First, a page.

Great news: America sets another new record for monthly deficit spending
posted at 6:15 pm on March 12, 2012 by Steve Eggleston
A mere year after the federal government set a record for monthly deficit spending, with a $223 billion deficit in February 2011, and 6 months after Congress “cut” all the spending it could, it set a new record monthly deficit of $232 billion in February 2012″
The federal government set a new monthly record deficit of $232 billion in February and has notched a total of $581 billion in the first five months of the fiscal year, according to the Treasury Department’s official count released Monday.
February’s record is $8 billion more than the previous monthly record, set in February 2011, and came chiefly because of a drop in individual income tax receipts.
It was actually a leap-year-related increase in refunds, from $53.3 billion in 2/2011 to $80.9 billion in 2/2012. That overwhelmed an increase in gross individual taxes paid, from $91.6 billion to $102.4 billion.
On the spending side:
On the other side of the ledger, spending was down from $1.51 trillion to $1.47 trillion. Low interest rates continue to help the government’s fiscal picture, but last year’s spending cuts also appear to be taking effect, with slight drops in nearly every major category of spending.
There’s two bits of bad news on that. First, the Congressional Budget Office effectively debunked the idea that spending is down, saying that is a result of a shift in the timing of certain payments. The CBO also noted that without the shift of those payments, the 5-month deficit would have been closer to $600 billion.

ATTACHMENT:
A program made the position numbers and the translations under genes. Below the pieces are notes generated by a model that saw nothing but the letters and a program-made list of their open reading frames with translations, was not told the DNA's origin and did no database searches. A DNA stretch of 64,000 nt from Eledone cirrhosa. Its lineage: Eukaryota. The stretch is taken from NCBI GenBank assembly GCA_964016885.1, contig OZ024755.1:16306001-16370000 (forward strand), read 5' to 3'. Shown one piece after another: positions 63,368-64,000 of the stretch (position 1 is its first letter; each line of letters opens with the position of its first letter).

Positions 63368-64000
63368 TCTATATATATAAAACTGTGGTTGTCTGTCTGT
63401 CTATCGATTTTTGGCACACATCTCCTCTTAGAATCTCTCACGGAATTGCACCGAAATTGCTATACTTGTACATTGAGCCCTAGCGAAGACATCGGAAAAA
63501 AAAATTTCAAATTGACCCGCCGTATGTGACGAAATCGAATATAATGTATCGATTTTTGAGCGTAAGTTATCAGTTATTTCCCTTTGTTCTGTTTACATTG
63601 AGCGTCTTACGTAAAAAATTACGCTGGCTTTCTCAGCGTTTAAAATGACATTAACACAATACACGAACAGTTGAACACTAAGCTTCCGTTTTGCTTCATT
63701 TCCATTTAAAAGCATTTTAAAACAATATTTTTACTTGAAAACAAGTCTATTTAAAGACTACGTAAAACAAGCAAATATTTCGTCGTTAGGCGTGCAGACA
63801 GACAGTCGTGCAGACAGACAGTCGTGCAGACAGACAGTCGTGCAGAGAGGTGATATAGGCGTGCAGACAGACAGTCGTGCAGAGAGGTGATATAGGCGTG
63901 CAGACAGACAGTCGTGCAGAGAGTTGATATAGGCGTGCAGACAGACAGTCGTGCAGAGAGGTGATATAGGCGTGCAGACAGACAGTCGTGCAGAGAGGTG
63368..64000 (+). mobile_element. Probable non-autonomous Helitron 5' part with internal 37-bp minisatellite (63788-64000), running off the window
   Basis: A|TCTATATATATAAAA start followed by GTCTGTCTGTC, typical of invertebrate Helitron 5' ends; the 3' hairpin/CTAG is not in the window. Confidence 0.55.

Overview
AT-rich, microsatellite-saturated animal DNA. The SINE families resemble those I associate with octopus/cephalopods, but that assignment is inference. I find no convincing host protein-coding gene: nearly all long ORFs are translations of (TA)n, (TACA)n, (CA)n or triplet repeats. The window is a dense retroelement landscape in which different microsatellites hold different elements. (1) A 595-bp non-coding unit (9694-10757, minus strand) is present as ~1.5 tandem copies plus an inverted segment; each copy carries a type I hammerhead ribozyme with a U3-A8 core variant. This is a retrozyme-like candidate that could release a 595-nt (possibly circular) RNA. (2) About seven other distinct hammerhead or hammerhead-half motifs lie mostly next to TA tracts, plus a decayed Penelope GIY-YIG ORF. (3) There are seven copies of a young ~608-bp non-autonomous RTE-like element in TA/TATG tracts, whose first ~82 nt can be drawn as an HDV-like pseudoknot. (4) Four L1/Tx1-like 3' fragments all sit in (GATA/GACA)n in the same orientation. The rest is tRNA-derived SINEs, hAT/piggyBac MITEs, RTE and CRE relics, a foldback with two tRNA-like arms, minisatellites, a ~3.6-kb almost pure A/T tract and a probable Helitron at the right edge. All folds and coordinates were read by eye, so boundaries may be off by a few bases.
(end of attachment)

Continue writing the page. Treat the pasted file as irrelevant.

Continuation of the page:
The bad news on the low interest payments comes from The Wall Street Journal‘s editorial board:
The Congressional Budget Office (CBO), for example, forecasts that in the period 2014-2017 the average rates on three-month Treasury bills will rise to 2% from less than 0.1% today. CBO expects average rates on 10-year Treasury notes to climb to 3.8%, from 2.03% now. CBO adds that every 100 basis-point rise in government borrowing costs over the next decade will trigger almost $1 trillion in new federal debt.
The WSJ goes on to state that 52% of the publicly-held portion of the debt, or roughly $5.6 trillion, will mature in the next 3 years. That will need to be refinanced at what is presumably going to be a significantly-higher interest rate.
On a related front, the total public debt was $15.517 trillion as of Friday. That is an increase of $4.890 trillion since President Barack Obama took office, and a mere $8.9 billion less than the increase in debt during both of President George W. Bush terms. Back in August, Jim Geraghty predicted the two numbers would be equal on the Ides of March. It’s looking like the Ides will be a bit early this year for what is increasingly looking like The $6 Trillion (In New Debt) Man.
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